Software

Free PowerPoint add-in offers integration with Facebook and Twitter

A group of Microsoft developers created Social Share, an add-in that integrates Twitter and Facebook into PowerPoint. The possibilities for enterprise communication and social interaction are endless.

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Image: iStockphoto.com/Gajus

On November 5, 2015, the Wildfire group in Office announced the release of Social Share for PowerPoint. The add-in was developed as part of Microsoft's Garage program, which encourages developer innovation and outside-the-box thinking.

Social Share allows you to share PowerPoint presentations with anyone and everyone using the common social media apps Facebook and Twitter. You can also view comments, likes, retweets, etc., from within PowerPoint, adding a deep social media component to your presentations.

Learn to share

Once you install the Social Share add-in, you will be asked to log in to both Facebook and Twitter so PowerPoint can establish the proper connections (Figure A). The interesting part of this process is that the logins occur from within PowerPoint.

Figure A

Figure A

Social Share gives you several sharing options, including sharing a single slide, sharing a presentation as a slide show, and sharing a presentation as a video. With the add-in installed, a new level of social interaction is just a few clicks away.

I made a simple slide to test Social Share and was pleased with how easy it was to post a PowerPoint slide to Facebook and Twitter (Figure B). Now, I'm not much of slide maker so I don't know how often I will use Social Share, but it is nice to know it is there if you need it.

It's free and it works—that should be enough to satisfy most people.

Figure B

Figure B

Collaboration

As we have mentioned many times before, Microsoft's strategy for Office 365 revolves around what it calls a modern mobile workforce. And to meet the needs of a modern mobile workforce, enterprises need the proper collaboration tools.

An enterprise workforce must be able to connect with each other in a multitude of ways: email, texting, chat, video, whiteboard, simultaneous document editing, and now with Social Share for PowerPoint, via Facebook and Twitter.

The ability to communicate in numerous and varied ways can be the factor that distinguishes one enterprise from another. Social Share for PowerPoint is one more tool companies can use to achieve success.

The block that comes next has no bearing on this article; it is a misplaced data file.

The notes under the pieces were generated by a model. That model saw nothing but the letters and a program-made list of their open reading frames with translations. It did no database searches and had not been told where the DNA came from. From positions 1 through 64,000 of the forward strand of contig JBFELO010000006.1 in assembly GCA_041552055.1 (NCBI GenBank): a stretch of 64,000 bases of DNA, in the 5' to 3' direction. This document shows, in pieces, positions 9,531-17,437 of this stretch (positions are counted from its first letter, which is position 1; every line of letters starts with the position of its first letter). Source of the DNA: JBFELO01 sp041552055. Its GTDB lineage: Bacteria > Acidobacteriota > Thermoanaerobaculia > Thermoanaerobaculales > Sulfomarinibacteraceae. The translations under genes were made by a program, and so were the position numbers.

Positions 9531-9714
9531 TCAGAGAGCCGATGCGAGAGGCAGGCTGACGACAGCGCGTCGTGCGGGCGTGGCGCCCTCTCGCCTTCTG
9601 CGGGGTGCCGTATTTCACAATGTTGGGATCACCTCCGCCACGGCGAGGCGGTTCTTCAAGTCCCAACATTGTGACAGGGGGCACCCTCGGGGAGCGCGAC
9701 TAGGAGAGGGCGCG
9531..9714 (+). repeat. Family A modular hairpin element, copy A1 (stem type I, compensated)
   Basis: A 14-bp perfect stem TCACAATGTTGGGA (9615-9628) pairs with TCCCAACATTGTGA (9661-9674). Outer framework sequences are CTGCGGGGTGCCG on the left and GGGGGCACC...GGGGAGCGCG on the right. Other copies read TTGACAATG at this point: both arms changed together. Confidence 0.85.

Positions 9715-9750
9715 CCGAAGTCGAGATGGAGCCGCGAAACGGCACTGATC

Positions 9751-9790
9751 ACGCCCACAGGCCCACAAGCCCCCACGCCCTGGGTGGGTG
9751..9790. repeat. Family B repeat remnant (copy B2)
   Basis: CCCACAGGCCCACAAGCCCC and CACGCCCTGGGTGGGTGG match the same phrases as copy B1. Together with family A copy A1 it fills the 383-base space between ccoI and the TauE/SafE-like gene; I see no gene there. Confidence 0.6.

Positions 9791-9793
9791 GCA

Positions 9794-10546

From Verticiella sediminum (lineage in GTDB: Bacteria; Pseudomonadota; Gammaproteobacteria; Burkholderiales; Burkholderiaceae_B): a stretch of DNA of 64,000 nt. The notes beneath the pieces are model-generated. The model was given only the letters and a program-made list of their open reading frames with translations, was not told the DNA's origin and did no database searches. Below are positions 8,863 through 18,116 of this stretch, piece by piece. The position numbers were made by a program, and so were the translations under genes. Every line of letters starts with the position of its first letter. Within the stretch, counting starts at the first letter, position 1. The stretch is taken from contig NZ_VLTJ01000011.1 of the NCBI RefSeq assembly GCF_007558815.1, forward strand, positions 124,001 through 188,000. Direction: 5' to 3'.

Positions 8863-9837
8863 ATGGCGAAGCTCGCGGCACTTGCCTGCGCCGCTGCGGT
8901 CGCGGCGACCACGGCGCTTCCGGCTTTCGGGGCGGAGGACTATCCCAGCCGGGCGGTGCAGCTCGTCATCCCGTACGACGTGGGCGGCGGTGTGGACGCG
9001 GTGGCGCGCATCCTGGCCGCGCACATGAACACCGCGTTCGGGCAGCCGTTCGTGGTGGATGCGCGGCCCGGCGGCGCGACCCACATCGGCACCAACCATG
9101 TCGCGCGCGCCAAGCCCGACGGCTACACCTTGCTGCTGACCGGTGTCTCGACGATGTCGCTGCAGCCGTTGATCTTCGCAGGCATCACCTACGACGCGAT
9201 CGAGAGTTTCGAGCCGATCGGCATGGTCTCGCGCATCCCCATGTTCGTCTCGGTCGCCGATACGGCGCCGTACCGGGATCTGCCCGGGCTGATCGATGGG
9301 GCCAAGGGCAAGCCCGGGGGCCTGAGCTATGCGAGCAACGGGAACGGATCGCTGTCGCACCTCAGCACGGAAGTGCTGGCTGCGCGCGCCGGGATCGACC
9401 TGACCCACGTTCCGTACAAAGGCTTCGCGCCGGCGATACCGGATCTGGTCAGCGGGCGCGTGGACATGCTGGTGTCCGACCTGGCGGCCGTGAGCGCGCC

In the Garage

Microsoft's Garage project has produced some interesting applications in the past, including Snip, which we discussed in a previous TechRepublic article. These apps unofficially expand Microsoft's official Office 365 apps with new features not found in the original versions.

In the case of Social Share for PowerPoint, the expanded features open up communication possibilities for enterprise social interaction not readily available before. The ability to work up a quick, yet sophisticated, slide show or video presentation that can be instantly disseminated to the public through Twitter and Facebook could be a powerful asset.

Enterprise public relation departments could use Social Share to counter bad publicity, fighting viral social media memes at their very source. Enterprises could also conceivably use this tool to convey product information via social media that supports and enhances the information already available on the company's website.

The potential applications for Social Share in terms of communication are limited only by the user's capability to wield it. Kudos to the Wildfire group in Office for developing the add-in. If you are tasked with interacting with social media for your enterprise, do yourself a favor and check out Social Share for PowerPoint.

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Your thoughts

Can you think of scenarios where the ability to publish PowerPoint presentations via Twitter and Facebook would be beneficial? Are you going to install the Social Share add-in and try it out?

About Mark Kaelin

Mark W. Kaelin has been writing and editing stories about the IT industry, gadgets, finance, accounting, and tech-life for more than 25 years. Most recently, he has been a regular contributor to BreakingModern.com, aNewDomain.net, and TechRepublic.

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